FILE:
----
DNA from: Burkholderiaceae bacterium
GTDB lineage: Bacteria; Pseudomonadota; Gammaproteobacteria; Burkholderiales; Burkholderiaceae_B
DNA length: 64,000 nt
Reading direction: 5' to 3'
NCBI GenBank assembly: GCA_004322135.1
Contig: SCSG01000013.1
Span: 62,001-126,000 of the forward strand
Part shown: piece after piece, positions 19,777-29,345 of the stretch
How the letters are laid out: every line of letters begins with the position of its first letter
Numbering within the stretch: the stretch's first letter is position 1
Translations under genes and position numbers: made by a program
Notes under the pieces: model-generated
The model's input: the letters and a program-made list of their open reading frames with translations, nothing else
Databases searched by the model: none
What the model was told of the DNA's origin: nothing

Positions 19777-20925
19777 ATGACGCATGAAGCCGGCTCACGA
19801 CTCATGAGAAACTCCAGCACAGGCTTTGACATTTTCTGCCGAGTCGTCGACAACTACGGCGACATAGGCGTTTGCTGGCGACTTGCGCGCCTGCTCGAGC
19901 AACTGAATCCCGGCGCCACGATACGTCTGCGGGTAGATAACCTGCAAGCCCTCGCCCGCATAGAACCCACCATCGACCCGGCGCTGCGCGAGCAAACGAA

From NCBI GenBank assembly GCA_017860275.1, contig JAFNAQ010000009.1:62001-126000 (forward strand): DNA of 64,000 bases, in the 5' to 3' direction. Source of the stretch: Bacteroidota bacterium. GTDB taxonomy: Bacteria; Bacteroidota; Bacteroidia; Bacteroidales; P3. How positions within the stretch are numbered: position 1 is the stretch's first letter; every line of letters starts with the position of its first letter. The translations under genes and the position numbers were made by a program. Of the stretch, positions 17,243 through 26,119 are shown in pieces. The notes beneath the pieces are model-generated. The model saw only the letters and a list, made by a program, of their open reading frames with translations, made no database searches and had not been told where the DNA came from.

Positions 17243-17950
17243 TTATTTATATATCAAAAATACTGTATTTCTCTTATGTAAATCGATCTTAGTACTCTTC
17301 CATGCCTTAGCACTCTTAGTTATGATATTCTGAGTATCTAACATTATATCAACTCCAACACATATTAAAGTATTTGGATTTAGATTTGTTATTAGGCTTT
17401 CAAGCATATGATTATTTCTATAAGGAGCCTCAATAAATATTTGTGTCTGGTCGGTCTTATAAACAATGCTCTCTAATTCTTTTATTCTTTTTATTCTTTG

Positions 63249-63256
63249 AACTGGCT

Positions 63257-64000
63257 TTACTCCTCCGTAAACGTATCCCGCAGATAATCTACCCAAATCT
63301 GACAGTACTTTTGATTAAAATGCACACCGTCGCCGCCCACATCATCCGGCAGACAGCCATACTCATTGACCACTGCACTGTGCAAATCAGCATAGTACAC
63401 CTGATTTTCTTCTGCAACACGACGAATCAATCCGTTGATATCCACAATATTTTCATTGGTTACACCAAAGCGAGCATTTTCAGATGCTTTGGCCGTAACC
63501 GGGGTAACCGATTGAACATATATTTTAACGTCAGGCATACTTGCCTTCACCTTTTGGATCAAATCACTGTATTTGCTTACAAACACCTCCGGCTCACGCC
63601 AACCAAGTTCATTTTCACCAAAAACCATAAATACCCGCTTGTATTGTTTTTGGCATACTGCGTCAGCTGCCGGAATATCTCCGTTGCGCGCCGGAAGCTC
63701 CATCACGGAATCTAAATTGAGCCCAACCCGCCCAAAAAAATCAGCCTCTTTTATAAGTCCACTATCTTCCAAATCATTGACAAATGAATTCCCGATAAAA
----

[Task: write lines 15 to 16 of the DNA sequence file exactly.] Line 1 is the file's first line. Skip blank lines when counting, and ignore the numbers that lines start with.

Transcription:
What the model was told of the DNA's origin: nothing

Positions 19777-20925